I quickly checked the other hives in the yard and they all seemed fine.

Hive-B.1.1, despite having issues earlier, has managed to make a come back but is still a little on the weak side with only about 8 frames of honey.

Without removing any frames I looked for signs of brood but didn't see any. I suppose the queens have quit l
aying for the winter. It was a bad idea anyway but I thought I might stick an egg in Hive-VSH in hopes that they might make a queen before the frost set in.

However, after watching the YouTube video (the picture above is linked) I've decided to merge VSH and B.1.1 together. I was already leaning in that direction but the video pushed me over the edge. So if this causes both hives to die, then I'll blame that YouTuber.

The weather will be warm and dry again of the Friday after Thanksgiving and so I plan to make that my final visit for the year.

I have taken the next 9 days off from work for Thanksgiving. I plan to use the time to get my wood shop cleaned up (it got pretty disorganized throughout the bee season) and to start building hives for next year.

I also plan to build a new beetle trap and try it out over the winter. I've made a little sketch here.

Next Blog will be on how I merged the two hives. Until then, Happy Thanksgiving.

Monday, November 6, 2017

Pear Mead: One Month Out

"In wine there is truth," Pliny the Elder... and with a name like that, you have to believe him.

I spent the weekend doing chores around the house. Of my many tasks, Sunday I bottled the Pear Mead I made on 9/24/2017.

Mistake 1: While I was preparing to bottle, I kept thinking there are 3.7 litters in a gallon - which is true. So I set out three bottles and a couple of 8oz. mason jars for the .7 litters - most of you may already see the error here.

So I sanitized all my equipment, set my corks to soaking, and then began siphoning (quite successfully I might add) the mead into the bottles. When the three bottles were filled, I still had a 1/2 of gallon of mead left. Dote!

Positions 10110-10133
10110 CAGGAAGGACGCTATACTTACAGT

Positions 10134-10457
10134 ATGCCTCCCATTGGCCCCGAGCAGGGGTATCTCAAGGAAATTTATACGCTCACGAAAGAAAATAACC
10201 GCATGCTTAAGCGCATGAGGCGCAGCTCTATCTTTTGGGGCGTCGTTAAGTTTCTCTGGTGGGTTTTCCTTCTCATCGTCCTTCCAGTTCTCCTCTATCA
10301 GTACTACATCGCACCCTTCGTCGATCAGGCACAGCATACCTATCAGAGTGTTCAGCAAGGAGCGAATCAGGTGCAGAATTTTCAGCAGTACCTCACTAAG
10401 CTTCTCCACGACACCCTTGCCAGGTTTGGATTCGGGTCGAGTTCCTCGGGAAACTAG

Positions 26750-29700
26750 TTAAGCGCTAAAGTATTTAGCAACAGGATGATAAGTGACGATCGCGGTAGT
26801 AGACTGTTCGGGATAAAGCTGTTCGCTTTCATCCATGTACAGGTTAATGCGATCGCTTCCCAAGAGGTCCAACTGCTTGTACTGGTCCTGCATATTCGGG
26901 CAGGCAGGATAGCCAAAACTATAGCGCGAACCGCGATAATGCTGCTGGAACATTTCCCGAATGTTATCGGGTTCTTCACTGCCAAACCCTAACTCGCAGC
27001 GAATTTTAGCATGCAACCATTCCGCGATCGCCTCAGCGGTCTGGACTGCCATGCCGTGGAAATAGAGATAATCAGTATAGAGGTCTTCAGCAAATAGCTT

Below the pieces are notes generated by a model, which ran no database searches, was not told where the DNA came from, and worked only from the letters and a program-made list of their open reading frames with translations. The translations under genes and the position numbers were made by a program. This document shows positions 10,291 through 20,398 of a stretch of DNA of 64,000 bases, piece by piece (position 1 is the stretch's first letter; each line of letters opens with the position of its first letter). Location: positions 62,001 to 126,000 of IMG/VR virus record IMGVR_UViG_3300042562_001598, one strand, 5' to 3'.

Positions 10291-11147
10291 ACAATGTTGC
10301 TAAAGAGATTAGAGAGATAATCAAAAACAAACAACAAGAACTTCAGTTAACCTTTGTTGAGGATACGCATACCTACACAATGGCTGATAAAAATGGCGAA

I of coursed panicked and, in doing so, stirred the sediment at that bottom - not totally but enough to cloud the remaining mead.

In the end I ended up with three crystal clear bottles of mead and two slightly cloudy 8.oz mason jars. I placed the mason jars in the fridge to chill for tasting later that night. The rest went down the drain.

This is as far as I can push
it with my hand.
Mistake 2: I needed to cork the three bottles. I have an Italian Double Lever Corker (that did not come with instructions.) The last time I used it, I only corked two bottles and the corker was next to useless.

Now I might have mentioned this before but I am a rather large fellow. So to cork the bottles, I placed the base of the bottle on an oven mitt for traction, then I used my bare (bear) hand to force the cork into the neck of the bottle. Then I placed the Corker on the remaining 1/4" (and after about 20 attempts) I made the cork flush with the top of the bottle.


This time, I had the same trouble but after I had already forced the corks into the neck of the bottle by hand, I couldn't get the corker to drive them home.

So I did what I should have done in the first place - I YouTube'd it.

Wow, talk about feeling like the guy who tried to make orange juice by concentrating. It was too late for the three bottles I was working on but now I can't wait to try the corker out. (It took a lot of restraint, not to cork an empty bottle.)

Tasting Note - One Month Out:

The Pear Mead tasted very dry at first with a faint sent of pear and a strong sent of yeast. However, after allowing it to air for 40 minutes, it tasted a little less dry but had an acidic finish. I am hoping that time will reduce the acidity.

This was a sweat recipe with an added cup of pears (see previous blog: Mead - Mastering the basics)

Wednesday, November 1, 2017

Predator-Proofing my Chicken Tractor

"Regard it as just as desirable to build a chicken house as to build a cathedral," Frank Lloyd Wright

My first three months of chicken husbandry was a lot more work than it needed to be. Taking the chickens outside every day and carrying them back inside every night was a hassle and quite time consuming. Thankfully that is behind me.

It took nearly three months to get around to it but I finally finished my chicken tractor. The original chicken tractor was done months ago but I wanted mine to be more predator-proof. So last Wednesday, despite being run down from two weeks of long office hours, I got a second wind and four hours later, it was done.